- Current Status
- In Season
- Ransom Riggs
The popularity of the Miss Peregrine’s book series cannot be overstated. There are more than 10 million copies of the first three novels in print, and they’ve spent a collective 100 weeks on the New York Times best-seller list. The fantasy tales captured readers’ hearts nearly as soon as the first installment, Miss Peregrine’s Home for Peculiar Children, hit shelves, and the series even spawned a big-screen adaptation directed by Tim Burton.
Now author Ransom Riggs is back with A Map of Days, set to release Oct. 2. It picks up after Jacob Portman managed to save the peculiar world, as he returns to his home in Florida with the whole peculiar gang and attempts to blend in. He discovers a subterranean bunker that once belonged to his grandfather, and clues about a possible double life start to emerge, along with plenty of terrifying revelations about the American peculiar world. EW has an exclusive excerpt from the book, which you can read below.
Excerpt from A Map of Days, by Ransom Riggs
I touched Emma’s hand and raised a finger to my lips. I mouthed the word to her silently — Hollow.
Emma looked, for an instant, terrified — and then she swallowed hard and reined it in. She put her lips to my ear.
“Can you control it?” she whispered.
It had been months since I’d spoken hollowgast, or even confronted a hollow in person. I was way out of practice, and even at the top of my game, my control over a hollow had never come instantly.
“I need time to feel it out,” I whispered. “A minute or two.”
Emma nodded. “Then we’ll wait.”
It was in the cold storage locker with us. My inner compass needle was warming up, even as my body was freezing, and it told me the beast was just outside the plastic curtains. We could hear it chewing on something, grunting and slavering as it ate. We crouched by a wooden crate full of radishes, trying to make ourselves invisible as the seconds ticked by.
It tossed aside whatever it had been eating and let out a loud belch.
Emma shot me a questioning look — anything? — and I shook my head. Nothing yet. I needed to hear it speak.
It took a step toward us, its shadow falling crooked across the plastic curtains. I listened in vain for anything I could use to get a toehold in its brain — any little utterance would help — but the hollowgast was quiet, but for its ragged breathing. It was sniffing the air, gathering our scent.
I tapped Emma and raised my thumb. We rose slowly to standing. We were going to have fight.
Emma put out her hands, palms-up, and I grit my teeth, which were chattering either from cold or from fear. More likely the latter. I was surprised at how scared I was.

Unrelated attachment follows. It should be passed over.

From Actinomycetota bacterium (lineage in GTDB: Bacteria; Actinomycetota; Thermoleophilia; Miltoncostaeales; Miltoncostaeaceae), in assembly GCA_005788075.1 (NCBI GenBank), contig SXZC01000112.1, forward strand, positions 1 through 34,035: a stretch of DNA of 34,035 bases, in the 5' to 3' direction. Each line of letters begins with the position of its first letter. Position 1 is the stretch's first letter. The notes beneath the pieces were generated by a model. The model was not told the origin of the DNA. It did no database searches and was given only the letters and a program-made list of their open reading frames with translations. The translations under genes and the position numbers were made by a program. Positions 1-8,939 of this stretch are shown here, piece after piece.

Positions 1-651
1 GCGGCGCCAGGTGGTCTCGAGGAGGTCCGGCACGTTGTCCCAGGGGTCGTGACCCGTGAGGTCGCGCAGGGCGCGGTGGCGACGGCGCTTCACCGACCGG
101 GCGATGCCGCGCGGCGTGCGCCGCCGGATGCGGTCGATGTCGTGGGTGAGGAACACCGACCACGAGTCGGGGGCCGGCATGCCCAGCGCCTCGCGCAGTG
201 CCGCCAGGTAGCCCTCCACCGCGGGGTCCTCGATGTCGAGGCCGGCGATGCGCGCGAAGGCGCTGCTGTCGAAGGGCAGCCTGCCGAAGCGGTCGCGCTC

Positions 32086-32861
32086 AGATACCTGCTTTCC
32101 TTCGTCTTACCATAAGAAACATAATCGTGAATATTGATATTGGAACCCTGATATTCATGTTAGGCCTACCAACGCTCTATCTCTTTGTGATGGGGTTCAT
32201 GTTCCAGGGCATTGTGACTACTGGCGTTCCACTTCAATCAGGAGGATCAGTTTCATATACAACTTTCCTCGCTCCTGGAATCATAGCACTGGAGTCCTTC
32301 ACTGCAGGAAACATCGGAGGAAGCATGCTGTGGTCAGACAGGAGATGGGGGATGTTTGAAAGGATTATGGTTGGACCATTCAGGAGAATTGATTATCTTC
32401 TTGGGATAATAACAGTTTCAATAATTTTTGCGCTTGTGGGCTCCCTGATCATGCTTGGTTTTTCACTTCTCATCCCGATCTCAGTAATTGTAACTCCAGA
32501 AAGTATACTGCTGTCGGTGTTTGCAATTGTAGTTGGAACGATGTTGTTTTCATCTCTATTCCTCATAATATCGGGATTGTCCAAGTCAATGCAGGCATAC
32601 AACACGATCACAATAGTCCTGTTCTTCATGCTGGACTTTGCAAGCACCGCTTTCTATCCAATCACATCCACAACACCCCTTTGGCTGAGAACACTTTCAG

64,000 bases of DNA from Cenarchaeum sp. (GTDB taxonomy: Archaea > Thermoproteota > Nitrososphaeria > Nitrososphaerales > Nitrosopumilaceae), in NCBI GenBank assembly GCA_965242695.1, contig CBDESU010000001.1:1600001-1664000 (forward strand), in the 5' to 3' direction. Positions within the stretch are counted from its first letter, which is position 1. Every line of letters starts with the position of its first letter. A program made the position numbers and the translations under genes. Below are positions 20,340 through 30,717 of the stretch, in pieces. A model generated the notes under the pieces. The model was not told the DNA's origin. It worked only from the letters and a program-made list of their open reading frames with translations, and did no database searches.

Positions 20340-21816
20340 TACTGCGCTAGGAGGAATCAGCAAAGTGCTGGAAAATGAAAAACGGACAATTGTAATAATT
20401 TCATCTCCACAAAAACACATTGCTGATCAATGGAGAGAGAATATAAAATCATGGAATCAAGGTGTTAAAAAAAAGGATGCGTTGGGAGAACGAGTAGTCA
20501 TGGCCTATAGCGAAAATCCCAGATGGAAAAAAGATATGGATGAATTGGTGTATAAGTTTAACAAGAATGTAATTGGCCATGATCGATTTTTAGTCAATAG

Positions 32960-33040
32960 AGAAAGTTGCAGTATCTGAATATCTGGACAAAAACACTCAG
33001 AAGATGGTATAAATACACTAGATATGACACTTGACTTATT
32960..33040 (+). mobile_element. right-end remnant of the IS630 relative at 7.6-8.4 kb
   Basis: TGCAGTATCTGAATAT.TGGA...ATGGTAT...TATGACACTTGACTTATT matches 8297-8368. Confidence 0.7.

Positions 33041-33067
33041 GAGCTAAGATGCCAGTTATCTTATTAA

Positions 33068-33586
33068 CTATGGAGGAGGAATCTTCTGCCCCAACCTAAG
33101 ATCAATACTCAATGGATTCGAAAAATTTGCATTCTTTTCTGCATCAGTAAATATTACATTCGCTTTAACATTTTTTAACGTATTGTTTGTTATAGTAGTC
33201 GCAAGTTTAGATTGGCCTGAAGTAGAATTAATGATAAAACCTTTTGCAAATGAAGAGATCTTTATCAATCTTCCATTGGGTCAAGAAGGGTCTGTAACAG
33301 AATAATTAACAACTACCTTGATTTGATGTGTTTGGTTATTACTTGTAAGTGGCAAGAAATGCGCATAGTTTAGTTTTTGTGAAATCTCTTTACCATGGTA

The hollow’s shadow warped. One of its muscular tongues poked through the curtain flaps and curled experimentally in the air, like a periscope that was spying on us.
Emma took a half step forward and quietly lit her hand-flames. She kept them small, but I could tell from the way she tensed her forearms that she was building up to a burst. Now the hollow’s second tongue pierced the curtains. Emma’s flames climbed a little higher, then a little higher still. A drop of freezing water hit the back of my neck. The icicles on the ceiling were starting to melt.
It happened suddenly, as violence often does. The hollowgast screamed and punched its last tongue through the curtains, and then all three of them came at us. Emma shouted and released the blast of fire she’d been holding in reserve, and just as the tongues reached us, they got burned and reeled suddenly back again—but not before one of them wrapped itself around my foot, and dragged me along with it.
I slid across the floor on my back, through the curtains, and out into the larger cold storage room. The hollow had flung itself backward against the door to escape the fire, and it was pulling me toward its open mouth. I stuck out my hand as I slid, raking it along the shelves until I managed to hook my fingers into something. But it didn’t stop me — it was just a wooden crate, and it yanked away from the shelf with me as I slid.
I heard Emma shouting my name. Acting purely on reflex, I grabbed the crate with my other hand and held it out in front of me — and when I reached the hollow, it jammed right between its jaws.
It let my ankle go for a moment, giving me enough time to scramble away from it. I’d heard it utter a few sounds now and I tried them in my own throat, summoning the strange guttural language of hollows from wherever it had been slumbering inside me.